, November 30, 2022

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For 15 Years, Philippines Remains One Of Most Deadly Countries For Journalists


  •   10 min reads
For 15 Years, Philippines Remains One Of Most Deadly Countries For Journalists
by Ina Alleco R. Silverio

From death threats to cold-blooded killings, journalists in the Philippines are not dying from war or disaster coverage, but are being killed for speaking out against social ills. For the 15th year in a row, the Philippines was included in the Committee to Protect Journalists’ (CPJ) Global Impunity Index, an annual report exposing the countries where journalists are being killed with impunity because of their reporting.

The report is published every year to mark the International Day to End Impunity for Crimes against Journalists on November 2. The CPJ has been compiling data on countries with the worst records of prosecuting murderers of journalists since 2008 as part of the international campaign to raise awareness about media killings. Since the release of the first report, the Philippines has been included.

The latest report stated: “In the Philippines—which ranked seventh on the index—the election of President Ferdinand Marcos Jr. brought hope of a shift away from outgoing President Rodrigo Duterte’s campaign of intimidation and harassment of the press. However, the murders of two radio commentators—Percival Mabasa, a vocal critic of Duterte and Marcos Jr., and Renato Blanco, who reported on local politics and corruption—since Marcos Jr. took office in late June raised fears that the culture of violence and impunity will endure.”

Other countries included in the list are Somalia, Syria, South Sudan, Afghanistan, Iraq, Mexico, Myanmar, Brazil, Pakistan, and India.

The CPJ has reported that no one has been held to account for nearly 80 percent of 263 journalist murders all over the world in the last 10 years. The group seeks justice for these slain journalists and calls for “full and timely investigations” and the convictions of those who carry out and order the murders.

Activists for human rights.

A dangerous profession

The most progressive organization of journalists and media workers in the Philippines also declared journalism remains a dangerous profession in the country. According to the National Union of Journalists of the Philippines (NUJP), 197 journalists have been killed in the Philippines since 1986 when democracy was supposedly restored after the ouster of the dictator Ferdinand E. Marcos.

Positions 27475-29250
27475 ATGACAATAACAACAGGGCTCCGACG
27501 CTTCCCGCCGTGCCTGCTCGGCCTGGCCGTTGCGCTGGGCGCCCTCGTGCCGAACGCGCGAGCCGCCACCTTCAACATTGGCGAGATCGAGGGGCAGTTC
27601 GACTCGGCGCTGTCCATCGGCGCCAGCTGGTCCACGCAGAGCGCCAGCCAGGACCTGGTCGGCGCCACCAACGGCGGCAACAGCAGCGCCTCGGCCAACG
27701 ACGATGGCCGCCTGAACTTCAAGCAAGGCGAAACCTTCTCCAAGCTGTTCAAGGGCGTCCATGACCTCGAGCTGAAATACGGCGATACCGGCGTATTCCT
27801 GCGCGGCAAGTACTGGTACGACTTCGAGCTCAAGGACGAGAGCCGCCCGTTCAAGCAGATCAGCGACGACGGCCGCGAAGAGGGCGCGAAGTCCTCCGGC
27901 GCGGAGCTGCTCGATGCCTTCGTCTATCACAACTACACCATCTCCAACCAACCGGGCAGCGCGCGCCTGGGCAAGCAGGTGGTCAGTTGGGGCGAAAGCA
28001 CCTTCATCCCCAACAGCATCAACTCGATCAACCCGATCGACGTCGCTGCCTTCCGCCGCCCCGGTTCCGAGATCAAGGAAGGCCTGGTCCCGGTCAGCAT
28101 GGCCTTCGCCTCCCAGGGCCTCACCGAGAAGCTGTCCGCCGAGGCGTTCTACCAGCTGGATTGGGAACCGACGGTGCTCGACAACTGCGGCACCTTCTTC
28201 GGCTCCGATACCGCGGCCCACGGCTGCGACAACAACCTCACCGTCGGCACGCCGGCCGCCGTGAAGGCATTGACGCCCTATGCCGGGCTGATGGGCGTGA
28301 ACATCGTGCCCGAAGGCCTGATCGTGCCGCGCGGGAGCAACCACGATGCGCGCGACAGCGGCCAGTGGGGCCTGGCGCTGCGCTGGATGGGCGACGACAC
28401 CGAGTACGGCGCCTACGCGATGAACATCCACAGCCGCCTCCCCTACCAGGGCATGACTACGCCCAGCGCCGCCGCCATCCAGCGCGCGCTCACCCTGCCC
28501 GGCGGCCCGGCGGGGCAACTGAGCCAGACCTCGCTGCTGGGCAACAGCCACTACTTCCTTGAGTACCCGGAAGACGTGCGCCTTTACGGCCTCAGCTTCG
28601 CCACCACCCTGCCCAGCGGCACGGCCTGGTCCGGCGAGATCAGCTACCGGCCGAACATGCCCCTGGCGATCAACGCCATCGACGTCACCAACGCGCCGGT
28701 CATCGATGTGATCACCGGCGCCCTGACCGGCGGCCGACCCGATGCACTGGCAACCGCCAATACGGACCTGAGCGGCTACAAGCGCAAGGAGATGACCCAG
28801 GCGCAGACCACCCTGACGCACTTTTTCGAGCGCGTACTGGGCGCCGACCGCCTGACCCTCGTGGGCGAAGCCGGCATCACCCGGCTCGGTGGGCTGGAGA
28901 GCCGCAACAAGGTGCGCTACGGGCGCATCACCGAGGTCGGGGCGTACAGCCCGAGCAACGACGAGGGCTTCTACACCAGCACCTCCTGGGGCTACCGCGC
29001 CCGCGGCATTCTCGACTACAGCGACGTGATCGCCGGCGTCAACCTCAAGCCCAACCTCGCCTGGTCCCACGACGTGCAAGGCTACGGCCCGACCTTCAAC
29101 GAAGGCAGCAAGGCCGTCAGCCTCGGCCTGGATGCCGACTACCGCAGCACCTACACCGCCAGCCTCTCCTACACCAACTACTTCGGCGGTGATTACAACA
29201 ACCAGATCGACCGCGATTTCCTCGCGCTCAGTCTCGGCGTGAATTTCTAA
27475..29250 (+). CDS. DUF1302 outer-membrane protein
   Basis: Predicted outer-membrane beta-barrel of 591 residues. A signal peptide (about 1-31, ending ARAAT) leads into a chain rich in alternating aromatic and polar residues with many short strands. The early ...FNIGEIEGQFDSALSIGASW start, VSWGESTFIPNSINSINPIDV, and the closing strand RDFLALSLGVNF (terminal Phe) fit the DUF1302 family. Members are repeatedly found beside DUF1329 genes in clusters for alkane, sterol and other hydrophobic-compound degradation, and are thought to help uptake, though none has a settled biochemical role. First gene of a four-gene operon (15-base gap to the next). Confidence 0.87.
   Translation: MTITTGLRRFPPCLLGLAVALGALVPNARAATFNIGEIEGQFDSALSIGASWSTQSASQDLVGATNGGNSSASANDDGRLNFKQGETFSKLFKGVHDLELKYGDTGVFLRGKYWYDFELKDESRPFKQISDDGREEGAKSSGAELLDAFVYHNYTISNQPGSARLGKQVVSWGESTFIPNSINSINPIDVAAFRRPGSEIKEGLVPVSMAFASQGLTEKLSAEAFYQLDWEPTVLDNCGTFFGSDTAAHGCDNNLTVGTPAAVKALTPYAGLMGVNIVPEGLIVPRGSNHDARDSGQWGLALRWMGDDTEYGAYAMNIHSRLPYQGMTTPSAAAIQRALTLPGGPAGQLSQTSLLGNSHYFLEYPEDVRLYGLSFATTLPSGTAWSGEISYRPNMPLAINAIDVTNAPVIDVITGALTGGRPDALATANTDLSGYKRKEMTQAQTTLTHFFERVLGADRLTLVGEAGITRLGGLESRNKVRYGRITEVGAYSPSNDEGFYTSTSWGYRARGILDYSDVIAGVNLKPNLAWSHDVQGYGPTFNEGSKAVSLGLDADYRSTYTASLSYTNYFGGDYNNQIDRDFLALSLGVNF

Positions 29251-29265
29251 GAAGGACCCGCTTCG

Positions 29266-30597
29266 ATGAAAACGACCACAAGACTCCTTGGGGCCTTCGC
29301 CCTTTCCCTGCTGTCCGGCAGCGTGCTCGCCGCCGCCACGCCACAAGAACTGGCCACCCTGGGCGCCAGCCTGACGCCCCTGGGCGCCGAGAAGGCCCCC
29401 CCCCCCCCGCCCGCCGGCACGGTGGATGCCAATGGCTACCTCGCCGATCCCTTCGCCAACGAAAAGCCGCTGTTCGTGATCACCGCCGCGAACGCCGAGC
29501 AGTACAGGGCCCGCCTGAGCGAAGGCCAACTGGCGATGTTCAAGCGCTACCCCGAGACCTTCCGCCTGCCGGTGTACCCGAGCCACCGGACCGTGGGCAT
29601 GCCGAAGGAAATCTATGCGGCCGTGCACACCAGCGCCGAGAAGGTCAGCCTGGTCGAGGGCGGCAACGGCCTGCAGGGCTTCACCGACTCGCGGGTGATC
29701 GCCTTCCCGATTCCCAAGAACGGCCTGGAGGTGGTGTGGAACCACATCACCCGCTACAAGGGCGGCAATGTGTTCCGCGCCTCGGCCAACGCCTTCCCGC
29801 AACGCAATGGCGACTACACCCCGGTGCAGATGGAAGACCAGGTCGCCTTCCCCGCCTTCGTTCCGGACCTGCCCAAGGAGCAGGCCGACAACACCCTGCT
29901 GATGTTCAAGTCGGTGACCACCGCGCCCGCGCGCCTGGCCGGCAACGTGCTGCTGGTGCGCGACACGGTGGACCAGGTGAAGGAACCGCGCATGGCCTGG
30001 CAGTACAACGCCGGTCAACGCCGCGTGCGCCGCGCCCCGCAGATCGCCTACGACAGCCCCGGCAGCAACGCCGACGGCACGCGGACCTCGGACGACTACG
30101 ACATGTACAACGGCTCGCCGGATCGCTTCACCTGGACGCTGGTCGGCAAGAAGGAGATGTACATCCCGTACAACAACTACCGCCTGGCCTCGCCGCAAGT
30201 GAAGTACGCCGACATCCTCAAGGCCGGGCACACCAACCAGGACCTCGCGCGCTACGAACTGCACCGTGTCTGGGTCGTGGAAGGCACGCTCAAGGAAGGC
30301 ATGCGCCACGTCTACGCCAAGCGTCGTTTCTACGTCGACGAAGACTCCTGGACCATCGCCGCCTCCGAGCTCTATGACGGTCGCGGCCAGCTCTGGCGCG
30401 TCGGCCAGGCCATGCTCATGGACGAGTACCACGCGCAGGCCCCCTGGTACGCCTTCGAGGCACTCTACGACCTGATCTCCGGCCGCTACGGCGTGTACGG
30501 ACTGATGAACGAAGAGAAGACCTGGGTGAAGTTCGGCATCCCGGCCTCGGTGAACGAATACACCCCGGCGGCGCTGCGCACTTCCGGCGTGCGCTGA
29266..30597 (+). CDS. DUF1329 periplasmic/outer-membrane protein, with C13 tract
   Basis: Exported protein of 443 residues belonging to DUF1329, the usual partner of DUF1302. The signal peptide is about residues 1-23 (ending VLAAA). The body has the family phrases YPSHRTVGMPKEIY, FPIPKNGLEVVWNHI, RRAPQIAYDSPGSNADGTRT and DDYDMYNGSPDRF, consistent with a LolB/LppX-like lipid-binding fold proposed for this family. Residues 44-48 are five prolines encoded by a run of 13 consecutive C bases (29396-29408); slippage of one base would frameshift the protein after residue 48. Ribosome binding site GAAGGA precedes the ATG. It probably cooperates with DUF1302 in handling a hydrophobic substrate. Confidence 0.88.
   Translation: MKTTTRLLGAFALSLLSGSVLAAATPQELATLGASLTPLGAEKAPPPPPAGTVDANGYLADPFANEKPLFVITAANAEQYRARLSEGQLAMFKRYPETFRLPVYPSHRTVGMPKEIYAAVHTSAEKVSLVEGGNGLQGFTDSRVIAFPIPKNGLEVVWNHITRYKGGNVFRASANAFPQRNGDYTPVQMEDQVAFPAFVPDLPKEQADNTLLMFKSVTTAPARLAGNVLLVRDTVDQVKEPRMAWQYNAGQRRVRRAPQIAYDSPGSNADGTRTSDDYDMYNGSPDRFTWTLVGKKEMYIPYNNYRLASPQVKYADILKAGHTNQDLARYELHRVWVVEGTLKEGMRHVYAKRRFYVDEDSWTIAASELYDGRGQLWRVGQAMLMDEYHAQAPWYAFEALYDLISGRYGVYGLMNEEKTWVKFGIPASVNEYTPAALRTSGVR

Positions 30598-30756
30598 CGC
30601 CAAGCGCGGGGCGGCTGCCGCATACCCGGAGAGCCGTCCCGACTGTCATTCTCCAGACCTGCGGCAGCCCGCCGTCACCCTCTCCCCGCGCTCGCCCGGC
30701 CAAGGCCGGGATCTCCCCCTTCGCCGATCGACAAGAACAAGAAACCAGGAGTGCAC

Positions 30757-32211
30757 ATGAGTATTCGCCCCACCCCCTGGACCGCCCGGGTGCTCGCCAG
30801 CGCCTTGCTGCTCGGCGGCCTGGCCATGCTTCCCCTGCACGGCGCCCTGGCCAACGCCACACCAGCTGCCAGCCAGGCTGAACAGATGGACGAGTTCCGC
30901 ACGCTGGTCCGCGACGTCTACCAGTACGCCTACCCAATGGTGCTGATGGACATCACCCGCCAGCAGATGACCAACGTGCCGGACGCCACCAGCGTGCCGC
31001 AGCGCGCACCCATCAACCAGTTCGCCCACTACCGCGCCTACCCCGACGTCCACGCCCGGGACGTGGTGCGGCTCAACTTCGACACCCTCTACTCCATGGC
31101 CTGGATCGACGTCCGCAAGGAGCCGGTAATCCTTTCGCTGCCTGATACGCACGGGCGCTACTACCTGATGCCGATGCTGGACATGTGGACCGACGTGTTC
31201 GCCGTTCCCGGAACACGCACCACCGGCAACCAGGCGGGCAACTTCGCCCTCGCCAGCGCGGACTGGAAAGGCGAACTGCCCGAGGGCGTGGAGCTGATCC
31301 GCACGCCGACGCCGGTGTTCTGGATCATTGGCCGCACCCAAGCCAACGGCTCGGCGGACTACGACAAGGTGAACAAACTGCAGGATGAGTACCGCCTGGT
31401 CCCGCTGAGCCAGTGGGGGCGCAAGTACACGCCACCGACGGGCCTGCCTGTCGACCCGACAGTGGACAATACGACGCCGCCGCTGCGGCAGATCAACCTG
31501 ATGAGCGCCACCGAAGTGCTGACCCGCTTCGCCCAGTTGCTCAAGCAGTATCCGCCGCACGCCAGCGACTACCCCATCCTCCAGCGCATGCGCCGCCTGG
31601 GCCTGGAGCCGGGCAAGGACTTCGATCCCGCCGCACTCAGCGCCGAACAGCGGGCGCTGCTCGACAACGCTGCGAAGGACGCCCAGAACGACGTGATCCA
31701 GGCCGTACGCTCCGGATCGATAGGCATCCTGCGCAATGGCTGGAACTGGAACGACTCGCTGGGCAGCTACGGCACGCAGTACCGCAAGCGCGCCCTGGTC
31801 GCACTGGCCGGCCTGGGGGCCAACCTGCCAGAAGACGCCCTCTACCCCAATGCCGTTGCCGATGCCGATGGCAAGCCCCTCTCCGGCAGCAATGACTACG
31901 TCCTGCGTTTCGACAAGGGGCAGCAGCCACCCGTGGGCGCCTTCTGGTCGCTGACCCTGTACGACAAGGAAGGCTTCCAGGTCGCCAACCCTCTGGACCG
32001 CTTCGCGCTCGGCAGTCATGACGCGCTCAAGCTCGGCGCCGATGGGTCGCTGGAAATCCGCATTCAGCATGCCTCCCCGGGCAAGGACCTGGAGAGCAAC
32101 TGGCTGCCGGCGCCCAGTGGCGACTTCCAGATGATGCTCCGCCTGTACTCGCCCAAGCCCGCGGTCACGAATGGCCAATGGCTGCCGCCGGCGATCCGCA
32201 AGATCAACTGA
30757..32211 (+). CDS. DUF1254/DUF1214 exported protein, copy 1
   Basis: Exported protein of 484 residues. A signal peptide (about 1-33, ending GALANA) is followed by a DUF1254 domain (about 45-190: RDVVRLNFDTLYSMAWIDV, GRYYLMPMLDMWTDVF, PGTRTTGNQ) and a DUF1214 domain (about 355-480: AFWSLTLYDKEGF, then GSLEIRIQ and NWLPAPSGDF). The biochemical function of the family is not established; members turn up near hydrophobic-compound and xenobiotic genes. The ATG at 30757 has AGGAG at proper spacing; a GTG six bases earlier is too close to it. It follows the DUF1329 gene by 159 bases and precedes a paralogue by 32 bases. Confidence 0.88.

“The killing of journalists typically occurs in areas far from Metro Manila, the National Capital Region. Victims are frequently radio broadcasters or commentators known for their critical commentary on local politics and corruption,” NUJP said.

The Philippine economy remains in chaos because of unsound policies being implemented at different levels of government. Unemployment and inflation levels continued to rise alongside the prices of basic good and commodities. On the hand, drastic cuts are being made to the national budget allocations for social services such as public health and housing.

Through all this, the more progressive and analytical members of the Philippine press are calling out government corruption as the cause for the worsening social situation. Their commentaries did not sit well at all with those in power.

On September 18, radio broadcaster Renato Blanco was stabbed to death in Negros Oriental in central Philippines. He was a radio reporter at Power 102.1 DYRY RFM, and the suspect in the stabbing is Charles Amada, a member of a political clan that has been a target of Blanco’s critical radio commentaries. Amada and his relatives, Blanco alleged, were involved in acts of corruption, including an overpricing scheme that resulted in local electricity outages.

Blanco also reported on illegal quarrying and overpricing of medical supplies purchased during the pandemic in the region. He also spoke out against the alleged electoral fraud during the May 22 elections that caused thousands to take to the streets to protest against the results.

The following month, veteran broadcaster Percival “Percy Lapid” Mabasa was shot in cold blood while sitting inside his car in Las Piñas City south of Manila on the evening of October 3. Mabasa was host of the radio program Lapid Fire at the DWBL 1242 station.

According to reports, he was on his way to the station when he was gunned down by two unidentified suspects. He took critical stances on various economic and political policies of the former Duterte government and the current administration.

Various international advocacy groups for freedom of the press have condemned both killings and continuing incidents of harassment against Filipino journalists.

“We are alarmed by the brutal killing of veteran radio journalist Percy Lapid, who is the second journalist who has been killed in the Philippines within the span of a month”, said Amy Brouillette, the Director of Advocacy of the International Press Institute (IFI).